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The biggest test of residential internet service is happening right now as people shelter in place and work from home to slow the spread of COVID-19. And the service providers, despite some hiccups,
seemed to have pulled through.

The schedule for PCMag surveys coincidentally put internet service providers (ISPs) in
the spotlight smack-dab in the middle of this digital pandemic response. What
we found in our results was both consistent with the past and telling about the
future.

Let’s jump right to the two big winners this year. Both are services from big-name companies that support super-fast fiber to the home and happen to be curtailing any
efforts to expand (and in some cases are getting much smaller). Yet their offerings are so
beloved by their users that you’d be a fool to have any other
ISP if one of them is available in your neighborhood.

READERS’ CHOICE WINNER

“Local” ISP: Google Fiber

Consider that local in quotes as semi-ironic, since Google Fiber has
service in multiple cities—yet it’s hardly a national provider. That said, what Google
Fiber offers is absolutely the very best an ISP can do, according to PCMag readers. They praise
the service for everything from setup to cost to customer service, but especially
for speed and ease of use.

READERS’ CHOICE WINNER

National ISP: Verizon Fios

A decade and a half is a long time to consistently impress people, especially
in the technology world. As of 2020, Verizon’s Fios fiber-to-the-home service
has done so 15 times in our annual surveys. Sometimes it shares the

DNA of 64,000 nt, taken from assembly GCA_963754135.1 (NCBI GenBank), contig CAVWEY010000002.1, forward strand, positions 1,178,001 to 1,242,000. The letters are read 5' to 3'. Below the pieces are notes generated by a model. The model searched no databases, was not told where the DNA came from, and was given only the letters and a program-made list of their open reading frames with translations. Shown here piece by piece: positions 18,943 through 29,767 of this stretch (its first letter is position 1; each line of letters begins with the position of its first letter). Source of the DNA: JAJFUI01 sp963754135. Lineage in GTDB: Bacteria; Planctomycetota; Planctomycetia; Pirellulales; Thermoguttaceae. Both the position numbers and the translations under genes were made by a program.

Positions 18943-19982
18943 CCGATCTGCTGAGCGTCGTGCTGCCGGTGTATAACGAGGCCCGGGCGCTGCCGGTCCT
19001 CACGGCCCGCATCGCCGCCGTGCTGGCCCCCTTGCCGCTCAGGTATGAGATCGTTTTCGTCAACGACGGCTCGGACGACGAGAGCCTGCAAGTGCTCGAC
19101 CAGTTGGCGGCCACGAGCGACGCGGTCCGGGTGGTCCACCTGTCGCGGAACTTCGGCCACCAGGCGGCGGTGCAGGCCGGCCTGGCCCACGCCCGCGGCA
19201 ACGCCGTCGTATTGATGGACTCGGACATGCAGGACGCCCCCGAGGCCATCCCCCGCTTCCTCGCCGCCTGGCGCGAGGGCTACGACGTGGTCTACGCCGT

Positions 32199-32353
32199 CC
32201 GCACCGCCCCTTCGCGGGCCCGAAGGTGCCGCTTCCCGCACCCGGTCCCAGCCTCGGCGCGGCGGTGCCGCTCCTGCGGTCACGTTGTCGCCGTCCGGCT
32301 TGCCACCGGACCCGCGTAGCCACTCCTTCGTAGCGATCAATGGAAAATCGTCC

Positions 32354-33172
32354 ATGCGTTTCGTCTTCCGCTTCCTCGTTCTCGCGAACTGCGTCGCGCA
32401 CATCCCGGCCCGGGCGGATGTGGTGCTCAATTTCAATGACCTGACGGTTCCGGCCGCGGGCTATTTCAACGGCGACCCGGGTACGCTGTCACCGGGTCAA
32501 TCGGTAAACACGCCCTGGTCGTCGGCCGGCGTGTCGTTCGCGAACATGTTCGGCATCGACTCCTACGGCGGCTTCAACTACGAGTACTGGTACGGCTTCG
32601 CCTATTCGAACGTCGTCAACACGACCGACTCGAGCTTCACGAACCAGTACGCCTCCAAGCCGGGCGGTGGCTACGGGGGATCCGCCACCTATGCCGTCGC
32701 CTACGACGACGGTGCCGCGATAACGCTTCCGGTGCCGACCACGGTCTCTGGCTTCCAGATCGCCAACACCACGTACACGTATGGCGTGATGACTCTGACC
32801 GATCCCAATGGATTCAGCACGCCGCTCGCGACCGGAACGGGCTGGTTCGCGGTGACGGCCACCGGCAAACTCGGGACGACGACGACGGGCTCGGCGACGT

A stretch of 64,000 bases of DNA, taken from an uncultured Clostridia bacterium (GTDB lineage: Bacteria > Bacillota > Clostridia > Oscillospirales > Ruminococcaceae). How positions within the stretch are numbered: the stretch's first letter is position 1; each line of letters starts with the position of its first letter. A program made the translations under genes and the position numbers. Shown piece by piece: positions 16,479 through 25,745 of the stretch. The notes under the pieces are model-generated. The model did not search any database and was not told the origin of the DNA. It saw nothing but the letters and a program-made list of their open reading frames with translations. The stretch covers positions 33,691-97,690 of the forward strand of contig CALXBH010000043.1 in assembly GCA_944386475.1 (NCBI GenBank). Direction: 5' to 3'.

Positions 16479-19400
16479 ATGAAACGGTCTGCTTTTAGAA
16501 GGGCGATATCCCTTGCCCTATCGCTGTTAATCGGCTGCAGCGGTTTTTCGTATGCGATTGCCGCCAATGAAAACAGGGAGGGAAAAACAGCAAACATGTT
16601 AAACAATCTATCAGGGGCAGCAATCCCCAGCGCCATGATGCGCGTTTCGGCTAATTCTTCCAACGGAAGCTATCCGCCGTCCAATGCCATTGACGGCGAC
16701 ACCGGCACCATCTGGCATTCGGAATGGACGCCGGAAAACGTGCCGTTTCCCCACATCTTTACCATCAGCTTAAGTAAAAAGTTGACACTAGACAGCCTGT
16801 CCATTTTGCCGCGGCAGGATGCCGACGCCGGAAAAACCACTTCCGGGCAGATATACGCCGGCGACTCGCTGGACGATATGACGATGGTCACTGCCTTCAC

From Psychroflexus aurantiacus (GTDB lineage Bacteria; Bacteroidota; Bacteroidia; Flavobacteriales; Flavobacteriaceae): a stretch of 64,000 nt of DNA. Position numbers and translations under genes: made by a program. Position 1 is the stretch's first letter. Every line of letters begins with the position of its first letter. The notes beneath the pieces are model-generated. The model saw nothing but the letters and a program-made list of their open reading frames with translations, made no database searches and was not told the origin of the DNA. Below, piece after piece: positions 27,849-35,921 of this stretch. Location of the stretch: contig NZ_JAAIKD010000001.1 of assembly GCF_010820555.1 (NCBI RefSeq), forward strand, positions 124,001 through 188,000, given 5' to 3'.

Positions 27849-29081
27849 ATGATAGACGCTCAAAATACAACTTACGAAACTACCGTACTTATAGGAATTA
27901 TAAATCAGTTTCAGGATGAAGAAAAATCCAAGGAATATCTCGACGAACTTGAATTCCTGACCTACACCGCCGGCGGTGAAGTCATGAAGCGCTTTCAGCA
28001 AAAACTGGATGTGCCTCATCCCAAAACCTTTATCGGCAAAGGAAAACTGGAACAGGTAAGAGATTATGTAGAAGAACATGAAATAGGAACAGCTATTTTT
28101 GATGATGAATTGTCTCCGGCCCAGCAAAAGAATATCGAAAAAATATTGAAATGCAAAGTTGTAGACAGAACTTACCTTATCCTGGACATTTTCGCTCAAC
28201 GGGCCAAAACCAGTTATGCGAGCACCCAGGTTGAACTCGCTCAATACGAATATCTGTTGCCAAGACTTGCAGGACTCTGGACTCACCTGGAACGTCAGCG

award, sometimes it steals it all for itself, but it’s the only consistently high-rated internet service with a huge footprint.  

Google Fiber took the big win this year, its first
time appearing in our Readers’ Choice results. That’s in part because it has a
limited user base in just a few cites. It’s limited enough that it hasn’t always met
the minimum threshold we need for responses to be included (go too low and we
don’t feel it’s statistically valid to include an ISP—which is why your own
amazing local ISP most likely didn’t make the cut).

But take a glance at those numbers. Google Fiber only fell
below 9.0 (out of 10) on two measures, and then it was only to a still-stunning 8.8 for cost and tech support each. Google Fiber’s overall satisfaction score
of 9.1 is literally the highest overall satisfaction score we’ve seen in the
last 15 years of surveying people about ISPs. The only other company to come
close was Verizon Fios itself, when it got an 8.9 in 2012. Google
Fiber’s across-the-board 9.0+ scores are stunning enough. That it earned a
whopping 9.4 for likelihood to be recommended? That’s almost as perfect as a
recommendation gets.

We learned a long time ago to never discount Verizon
Fios
. Not only is it the long-time winner of this survey, it’s also a perennial
winner in our Fastest ISPs
testing each year—it most recently won as Best Gaming
ISP for 2020
.  

This wasn’t the best year Verizon Fios has had in our
survey; its 8.2 overall satisfaction score is its second lowest ever. But that’s up from the
8.1 it had in 2017 and 2018 and consistent with last year. Fios was also up
when it comes to fees/cost (from 5.9 to 6.7, its worst score this year), tech support
(7.1 to 7.5), and likelihood to be recommended by friends (8.0 to 8.1). Most of Fios’s other scores were the same or a little lower.

Are there other ISPs of note this year? We had an
interesting showing by RCN (a cable provider found mostly in the northeast,